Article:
Aerated Static Pile with Biofilter Layer (+ASP/BFL)

Our team had the privilege of participating in a research and development program conducted for the San Joaquin Valley Air Pollution Control District (SQVAPCD).  This program was part of the Technology Advancement Program (TAP) and our involvement included conducting the air emission assessment of a positive aerated static pile (+ASP) pilot-scale compost technology employing a biofilter layer (BFL) as a control technology (Photo 1).  Compostable material is added to a perforated air introduction system, the compost is covered with a finished compost layer as the control technology, the pile is irrigated, and air is added at a low flow rate.  The compost cycle is complete in 22 days without turning the compost pile thus the name aerated 'static' pile.  The assessment included intense emission assessment of both the +ASP/BFL pilot scale unit as well as a comparative windrow compost technology considered the 'baseline' comparison for the project.  In total, eleven days of the 22 day compost technology were studied generating life-cycle emissions plots (Figure 1), and emission factors and percent control data for the species studied (Table 1).

Since this study, we have conducted many of these studies for various clients in the compost industry, including biosolids composting and food waste composting.  Several clients have changed their composting technology and have adopted the +ASP/BFL technology.  They are realizing the benefits of changing over to a more sustainable compost technology.  In the process of conducting dozens of these studies for clients, our team has gained knowledge working knowledge that facilitates low air emission.  In addition, we have had the chance to work with other expert consultants in this field, like Peter Moon with O2 Compost in designing and operating +ASP/BFL processes.  Having worked with clients in applying this technology, which can be a bit challenging given site conditions or operating procedures, we can now offer council in 'fine-tuning' this innovative compost technology meeting air District requirements for acceptable emission control.  Like with all our technical services, our assessment approach includes using the USEPA or the SCAQMD modified USEPA Emission Isolation Flux chamber technology (Photo 2) to measure emissions from the +ASP/BFL application and generate life-cycle compost emission plots for key study compounds such as total non-methane non-ethane organic compounds (TNMNEOC, SCAQMD Method 25.3) ammonia (SCAQMD Method 207.1), and olfactory odor (ASTM Method E-679).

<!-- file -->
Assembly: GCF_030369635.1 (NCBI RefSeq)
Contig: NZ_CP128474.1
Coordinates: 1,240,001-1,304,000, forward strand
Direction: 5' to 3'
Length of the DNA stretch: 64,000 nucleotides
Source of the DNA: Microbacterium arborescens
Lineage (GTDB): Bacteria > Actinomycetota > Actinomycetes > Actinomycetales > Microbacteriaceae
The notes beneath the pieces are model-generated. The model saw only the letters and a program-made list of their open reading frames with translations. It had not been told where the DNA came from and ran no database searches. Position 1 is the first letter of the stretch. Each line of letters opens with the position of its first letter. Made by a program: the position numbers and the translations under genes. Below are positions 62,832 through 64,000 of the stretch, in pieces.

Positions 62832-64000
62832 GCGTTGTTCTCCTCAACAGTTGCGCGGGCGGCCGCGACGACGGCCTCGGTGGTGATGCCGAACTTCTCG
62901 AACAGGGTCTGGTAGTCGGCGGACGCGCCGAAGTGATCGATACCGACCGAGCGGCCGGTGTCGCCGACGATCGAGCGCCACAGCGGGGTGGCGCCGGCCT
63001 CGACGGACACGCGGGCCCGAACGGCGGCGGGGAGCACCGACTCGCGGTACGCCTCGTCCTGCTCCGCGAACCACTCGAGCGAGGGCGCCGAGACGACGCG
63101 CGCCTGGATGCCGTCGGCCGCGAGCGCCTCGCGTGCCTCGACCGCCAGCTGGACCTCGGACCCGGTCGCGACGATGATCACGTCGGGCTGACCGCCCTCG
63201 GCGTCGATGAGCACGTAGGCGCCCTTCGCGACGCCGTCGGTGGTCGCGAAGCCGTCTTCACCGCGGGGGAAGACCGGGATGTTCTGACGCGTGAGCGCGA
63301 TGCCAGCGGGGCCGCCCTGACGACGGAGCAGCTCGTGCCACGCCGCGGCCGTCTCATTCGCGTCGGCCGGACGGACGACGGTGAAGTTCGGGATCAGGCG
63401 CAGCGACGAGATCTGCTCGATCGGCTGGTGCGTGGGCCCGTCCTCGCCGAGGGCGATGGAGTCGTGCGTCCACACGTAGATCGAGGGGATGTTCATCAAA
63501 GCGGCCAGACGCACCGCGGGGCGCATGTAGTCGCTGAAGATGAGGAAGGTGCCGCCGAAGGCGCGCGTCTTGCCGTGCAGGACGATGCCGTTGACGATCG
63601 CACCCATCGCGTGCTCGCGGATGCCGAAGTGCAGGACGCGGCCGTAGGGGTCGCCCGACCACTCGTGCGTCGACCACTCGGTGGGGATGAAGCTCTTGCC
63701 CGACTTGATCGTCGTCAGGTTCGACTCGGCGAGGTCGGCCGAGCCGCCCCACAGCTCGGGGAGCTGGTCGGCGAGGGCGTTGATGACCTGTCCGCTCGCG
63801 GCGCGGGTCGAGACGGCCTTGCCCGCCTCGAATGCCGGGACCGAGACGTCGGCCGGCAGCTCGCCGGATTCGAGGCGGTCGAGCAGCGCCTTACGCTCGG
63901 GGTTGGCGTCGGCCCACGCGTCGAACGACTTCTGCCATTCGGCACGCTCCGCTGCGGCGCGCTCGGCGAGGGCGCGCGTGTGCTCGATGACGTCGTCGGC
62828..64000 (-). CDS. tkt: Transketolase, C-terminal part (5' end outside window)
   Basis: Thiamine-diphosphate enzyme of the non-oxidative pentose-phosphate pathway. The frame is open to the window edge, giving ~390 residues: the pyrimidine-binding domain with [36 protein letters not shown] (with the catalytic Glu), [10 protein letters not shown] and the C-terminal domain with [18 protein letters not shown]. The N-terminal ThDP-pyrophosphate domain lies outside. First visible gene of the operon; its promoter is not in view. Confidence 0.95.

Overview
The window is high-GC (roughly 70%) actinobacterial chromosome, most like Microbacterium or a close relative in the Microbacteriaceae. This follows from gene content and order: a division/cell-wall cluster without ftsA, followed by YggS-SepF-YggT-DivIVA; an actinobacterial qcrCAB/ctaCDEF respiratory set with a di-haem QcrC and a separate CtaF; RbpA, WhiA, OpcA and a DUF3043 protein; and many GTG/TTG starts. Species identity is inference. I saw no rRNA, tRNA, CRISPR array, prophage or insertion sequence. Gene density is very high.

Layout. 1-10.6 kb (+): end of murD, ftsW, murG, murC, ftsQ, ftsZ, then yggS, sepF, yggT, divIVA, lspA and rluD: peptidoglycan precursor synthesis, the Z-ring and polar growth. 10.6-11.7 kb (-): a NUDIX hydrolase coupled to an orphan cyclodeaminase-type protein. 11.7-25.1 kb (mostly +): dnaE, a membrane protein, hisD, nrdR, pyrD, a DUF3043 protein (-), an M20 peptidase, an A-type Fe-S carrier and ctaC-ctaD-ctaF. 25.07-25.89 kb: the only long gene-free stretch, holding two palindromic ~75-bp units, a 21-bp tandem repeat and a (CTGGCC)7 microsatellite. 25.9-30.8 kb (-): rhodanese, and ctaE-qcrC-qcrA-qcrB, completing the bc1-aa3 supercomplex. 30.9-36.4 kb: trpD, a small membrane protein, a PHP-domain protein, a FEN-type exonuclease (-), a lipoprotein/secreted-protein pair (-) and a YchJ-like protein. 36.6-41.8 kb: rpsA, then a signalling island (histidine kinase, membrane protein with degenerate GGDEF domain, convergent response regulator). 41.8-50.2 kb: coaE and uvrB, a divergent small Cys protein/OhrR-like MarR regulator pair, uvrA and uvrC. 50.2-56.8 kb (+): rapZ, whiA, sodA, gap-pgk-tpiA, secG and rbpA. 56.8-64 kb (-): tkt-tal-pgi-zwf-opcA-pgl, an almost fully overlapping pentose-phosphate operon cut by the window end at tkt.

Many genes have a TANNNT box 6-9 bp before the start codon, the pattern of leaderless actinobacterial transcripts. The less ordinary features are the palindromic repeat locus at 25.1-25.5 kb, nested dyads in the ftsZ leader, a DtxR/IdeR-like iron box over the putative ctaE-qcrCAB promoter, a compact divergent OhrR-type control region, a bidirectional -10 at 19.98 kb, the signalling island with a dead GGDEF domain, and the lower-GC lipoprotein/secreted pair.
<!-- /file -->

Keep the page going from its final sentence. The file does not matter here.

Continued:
We would be most happy to assist you in conducting a pilot-study demonstration to determine if this compost technology is right for your site and application, as well as assisting in fine-tuning your operating approach in pursuit of achieving acceptable air emission standards at your site.


Photo 1. +ASP/BFL Pilot Scale Project

ASB/BFL pilot scale project



Figure 1 .  Life-Cycle Plot of VOC Emissions for the +ASP/BFL TAP Pilot-Study.
Life Cycle Plot of VOC Emissions for the ASP/BFL TAP Pilot Study



Table 1.  Measured Emission per Ton of Compost Mix and Control Efficiency.

Measured Emission per Ton of Compost Mix and Control Efficiency


Photo 2.  SCAQMD Modified USEPA Flux  Chamber Technology for Advective Sources.

SCAQMD Modified USEPA Flux Chamber Technology for Advective Sources



CE Schmidt, PhD, Environmental Consultant
19200 Live Oak Road, Red Bluff, California 96080
PHONE: (530) 529-4256 FAX: (530) 529-4878
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